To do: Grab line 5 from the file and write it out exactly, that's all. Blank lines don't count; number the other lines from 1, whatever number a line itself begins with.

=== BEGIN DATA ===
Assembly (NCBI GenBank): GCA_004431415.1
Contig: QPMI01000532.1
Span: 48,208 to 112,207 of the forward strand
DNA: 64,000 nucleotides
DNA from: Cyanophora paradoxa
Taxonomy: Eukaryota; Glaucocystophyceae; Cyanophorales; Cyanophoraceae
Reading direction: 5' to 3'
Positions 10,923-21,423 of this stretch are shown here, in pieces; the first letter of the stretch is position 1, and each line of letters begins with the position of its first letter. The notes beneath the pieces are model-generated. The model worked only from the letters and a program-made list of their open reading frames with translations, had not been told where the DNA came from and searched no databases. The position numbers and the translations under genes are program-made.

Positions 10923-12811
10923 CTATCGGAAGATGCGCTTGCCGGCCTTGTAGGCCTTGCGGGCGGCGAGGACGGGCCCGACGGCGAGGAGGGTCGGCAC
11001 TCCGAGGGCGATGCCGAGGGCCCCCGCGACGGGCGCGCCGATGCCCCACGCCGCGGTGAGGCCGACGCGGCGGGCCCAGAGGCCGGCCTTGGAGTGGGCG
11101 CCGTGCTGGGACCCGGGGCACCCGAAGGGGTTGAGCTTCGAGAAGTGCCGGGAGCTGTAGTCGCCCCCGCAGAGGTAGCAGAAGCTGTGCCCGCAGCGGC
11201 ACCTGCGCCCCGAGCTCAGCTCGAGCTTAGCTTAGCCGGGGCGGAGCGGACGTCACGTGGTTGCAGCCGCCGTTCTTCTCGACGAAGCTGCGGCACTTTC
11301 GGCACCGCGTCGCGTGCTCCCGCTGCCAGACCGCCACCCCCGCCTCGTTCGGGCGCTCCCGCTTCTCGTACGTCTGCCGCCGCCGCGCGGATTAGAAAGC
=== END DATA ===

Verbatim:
DNA from: Cyanophora paradoxa